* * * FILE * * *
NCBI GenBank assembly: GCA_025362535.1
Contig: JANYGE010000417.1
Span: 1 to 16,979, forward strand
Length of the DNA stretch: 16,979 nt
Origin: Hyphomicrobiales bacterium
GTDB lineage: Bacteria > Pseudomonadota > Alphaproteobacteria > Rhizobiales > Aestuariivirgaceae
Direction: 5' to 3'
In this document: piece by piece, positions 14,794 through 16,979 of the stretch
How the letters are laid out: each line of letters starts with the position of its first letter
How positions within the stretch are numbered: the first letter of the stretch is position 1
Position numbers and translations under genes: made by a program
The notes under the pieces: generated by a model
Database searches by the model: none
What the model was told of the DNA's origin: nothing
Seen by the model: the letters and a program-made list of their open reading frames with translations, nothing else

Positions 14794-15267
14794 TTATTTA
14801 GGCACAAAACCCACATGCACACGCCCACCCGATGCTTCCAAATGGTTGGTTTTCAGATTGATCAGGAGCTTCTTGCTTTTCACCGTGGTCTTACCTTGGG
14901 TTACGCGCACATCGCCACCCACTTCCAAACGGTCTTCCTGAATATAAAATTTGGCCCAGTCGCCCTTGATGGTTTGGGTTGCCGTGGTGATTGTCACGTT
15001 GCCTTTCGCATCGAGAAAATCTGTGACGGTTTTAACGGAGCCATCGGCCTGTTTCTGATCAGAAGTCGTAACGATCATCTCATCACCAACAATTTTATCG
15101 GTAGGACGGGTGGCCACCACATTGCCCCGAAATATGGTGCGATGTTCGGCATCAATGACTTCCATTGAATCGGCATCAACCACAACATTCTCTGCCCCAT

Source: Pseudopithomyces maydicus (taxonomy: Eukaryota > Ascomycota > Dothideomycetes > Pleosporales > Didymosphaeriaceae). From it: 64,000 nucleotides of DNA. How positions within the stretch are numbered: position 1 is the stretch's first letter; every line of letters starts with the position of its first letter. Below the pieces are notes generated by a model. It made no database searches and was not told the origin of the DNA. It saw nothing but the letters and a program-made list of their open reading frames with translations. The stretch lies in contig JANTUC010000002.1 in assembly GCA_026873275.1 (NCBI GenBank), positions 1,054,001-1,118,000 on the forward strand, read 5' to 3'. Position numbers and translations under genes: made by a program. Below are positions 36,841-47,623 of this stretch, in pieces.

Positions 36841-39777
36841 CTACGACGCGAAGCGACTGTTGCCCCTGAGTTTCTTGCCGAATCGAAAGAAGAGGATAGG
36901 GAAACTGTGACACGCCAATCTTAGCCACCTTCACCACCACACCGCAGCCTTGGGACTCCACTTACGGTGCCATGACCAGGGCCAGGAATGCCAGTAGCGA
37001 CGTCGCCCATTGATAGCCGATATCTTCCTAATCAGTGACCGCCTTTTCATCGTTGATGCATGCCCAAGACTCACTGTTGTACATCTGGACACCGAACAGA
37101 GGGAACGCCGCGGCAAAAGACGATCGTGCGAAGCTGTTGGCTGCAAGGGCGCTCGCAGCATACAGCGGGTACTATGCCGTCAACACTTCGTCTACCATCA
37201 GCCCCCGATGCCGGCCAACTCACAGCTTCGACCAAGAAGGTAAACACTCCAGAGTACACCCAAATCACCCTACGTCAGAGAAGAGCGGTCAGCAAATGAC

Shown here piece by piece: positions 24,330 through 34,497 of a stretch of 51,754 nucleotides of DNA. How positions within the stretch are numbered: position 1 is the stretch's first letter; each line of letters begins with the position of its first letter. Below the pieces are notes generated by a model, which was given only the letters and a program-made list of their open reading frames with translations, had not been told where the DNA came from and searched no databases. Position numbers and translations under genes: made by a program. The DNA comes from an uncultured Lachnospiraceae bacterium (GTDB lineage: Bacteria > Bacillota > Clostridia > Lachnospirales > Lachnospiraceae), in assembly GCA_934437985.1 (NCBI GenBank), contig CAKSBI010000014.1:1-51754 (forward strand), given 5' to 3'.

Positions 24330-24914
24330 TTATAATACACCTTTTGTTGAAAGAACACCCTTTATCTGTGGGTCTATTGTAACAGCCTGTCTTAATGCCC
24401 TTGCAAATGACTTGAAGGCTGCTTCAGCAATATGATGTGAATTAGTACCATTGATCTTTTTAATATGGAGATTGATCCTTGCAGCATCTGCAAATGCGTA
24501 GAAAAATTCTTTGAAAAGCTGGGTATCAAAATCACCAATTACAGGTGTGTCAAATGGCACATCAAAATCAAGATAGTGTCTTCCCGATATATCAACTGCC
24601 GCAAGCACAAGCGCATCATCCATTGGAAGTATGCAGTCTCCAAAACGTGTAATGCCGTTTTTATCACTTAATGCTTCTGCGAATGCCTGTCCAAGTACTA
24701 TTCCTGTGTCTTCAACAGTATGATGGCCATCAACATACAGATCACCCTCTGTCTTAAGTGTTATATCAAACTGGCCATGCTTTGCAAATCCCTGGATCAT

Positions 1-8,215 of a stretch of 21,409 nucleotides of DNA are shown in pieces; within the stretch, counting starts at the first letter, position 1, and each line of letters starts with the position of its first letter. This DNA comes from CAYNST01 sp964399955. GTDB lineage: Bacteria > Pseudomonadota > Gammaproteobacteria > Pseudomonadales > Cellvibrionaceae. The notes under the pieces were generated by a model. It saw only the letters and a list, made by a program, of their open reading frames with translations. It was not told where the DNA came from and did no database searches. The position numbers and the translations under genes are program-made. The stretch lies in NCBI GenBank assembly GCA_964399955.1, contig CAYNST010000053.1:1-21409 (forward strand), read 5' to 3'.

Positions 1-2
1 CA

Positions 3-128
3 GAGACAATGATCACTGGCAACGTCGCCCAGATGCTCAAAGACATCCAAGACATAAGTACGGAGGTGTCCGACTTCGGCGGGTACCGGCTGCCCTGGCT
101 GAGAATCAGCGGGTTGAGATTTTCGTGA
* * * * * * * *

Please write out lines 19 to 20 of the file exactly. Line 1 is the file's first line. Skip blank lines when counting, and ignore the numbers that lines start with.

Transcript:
14901 TTACGCGCACATCGCCACCCACTTCCAAACGGTCTTCCTGAATATAAAATTTGGCCCAGTCGCCCTTGATGGTTTGGGTTGCCGTGGTGATTGTCACGTT
15001 GCCTTTCGCATCGAGAAAATCTGTGACGGTTTTAACGGAGCCATCGGCCTGTTTCTGATCAGAAGTCGTAACGATCATCTCATCACCAACAATTTTATCG